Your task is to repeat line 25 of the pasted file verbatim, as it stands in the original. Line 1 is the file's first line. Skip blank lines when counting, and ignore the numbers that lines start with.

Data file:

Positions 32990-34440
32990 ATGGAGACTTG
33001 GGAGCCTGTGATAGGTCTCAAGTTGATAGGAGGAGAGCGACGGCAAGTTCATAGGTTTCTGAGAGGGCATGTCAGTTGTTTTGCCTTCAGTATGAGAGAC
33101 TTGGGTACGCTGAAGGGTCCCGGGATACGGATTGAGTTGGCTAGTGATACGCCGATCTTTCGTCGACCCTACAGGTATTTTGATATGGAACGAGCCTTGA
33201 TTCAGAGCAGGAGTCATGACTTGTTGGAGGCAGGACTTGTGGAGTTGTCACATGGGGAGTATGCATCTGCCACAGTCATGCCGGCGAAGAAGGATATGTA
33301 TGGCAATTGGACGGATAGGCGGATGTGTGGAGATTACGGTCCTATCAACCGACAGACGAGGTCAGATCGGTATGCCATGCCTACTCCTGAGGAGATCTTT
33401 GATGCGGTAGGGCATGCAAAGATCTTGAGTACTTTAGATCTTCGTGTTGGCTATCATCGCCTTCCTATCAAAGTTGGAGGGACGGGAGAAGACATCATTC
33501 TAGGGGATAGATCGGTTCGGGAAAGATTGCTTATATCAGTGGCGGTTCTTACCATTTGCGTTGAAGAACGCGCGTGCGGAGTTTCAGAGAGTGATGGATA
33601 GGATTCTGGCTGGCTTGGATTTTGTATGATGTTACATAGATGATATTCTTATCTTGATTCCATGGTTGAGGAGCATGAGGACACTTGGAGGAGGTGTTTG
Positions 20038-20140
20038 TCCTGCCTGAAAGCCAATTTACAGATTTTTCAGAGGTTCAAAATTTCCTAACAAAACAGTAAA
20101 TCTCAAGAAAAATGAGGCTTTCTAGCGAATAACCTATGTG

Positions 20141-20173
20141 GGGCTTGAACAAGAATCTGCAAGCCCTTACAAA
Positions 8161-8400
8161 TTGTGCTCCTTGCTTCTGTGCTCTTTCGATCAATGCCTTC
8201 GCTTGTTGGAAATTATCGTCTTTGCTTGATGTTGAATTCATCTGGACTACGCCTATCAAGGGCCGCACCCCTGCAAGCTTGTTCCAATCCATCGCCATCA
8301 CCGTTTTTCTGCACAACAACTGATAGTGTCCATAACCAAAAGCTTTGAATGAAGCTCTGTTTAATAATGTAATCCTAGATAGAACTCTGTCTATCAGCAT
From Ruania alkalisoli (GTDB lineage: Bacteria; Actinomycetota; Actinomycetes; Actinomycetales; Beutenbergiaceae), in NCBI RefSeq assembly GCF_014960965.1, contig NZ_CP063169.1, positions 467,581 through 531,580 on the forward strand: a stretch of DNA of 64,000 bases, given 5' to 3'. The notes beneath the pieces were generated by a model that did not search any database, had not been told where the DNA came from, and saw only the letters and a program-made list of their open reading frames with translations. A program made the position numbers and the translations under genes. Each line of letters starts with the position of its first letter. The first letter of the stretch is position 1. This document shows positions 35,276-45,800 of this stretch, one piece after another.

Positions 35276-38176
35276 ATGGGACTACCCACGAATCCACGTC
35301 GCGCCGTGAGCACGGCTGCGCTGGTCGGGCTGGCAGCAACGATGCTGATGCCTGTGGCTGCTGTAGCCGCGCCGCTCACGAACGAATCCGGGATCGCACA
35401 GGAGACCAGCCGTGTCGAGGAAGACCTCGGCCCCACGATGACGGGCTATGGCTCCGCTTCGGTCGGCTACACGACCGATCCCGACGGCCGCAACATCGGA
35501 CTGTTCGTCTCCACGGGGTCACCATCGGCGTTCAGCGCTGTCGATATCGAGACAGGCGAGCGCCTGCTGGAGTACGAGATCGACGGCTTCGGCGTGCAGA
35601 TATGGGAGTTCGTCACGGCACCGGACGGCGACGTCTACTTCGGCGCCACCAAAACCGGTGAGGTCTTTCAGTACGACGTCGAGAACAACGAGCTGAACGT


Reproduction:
35601 TATGGGAGTTCGTCACGGCACCGGACGGCGACGTCTACTTCGGCGCCACCAAAACCGGTGAGGTCTTTCAGTACGACGTCGAGAACAACGAGCTGAACGT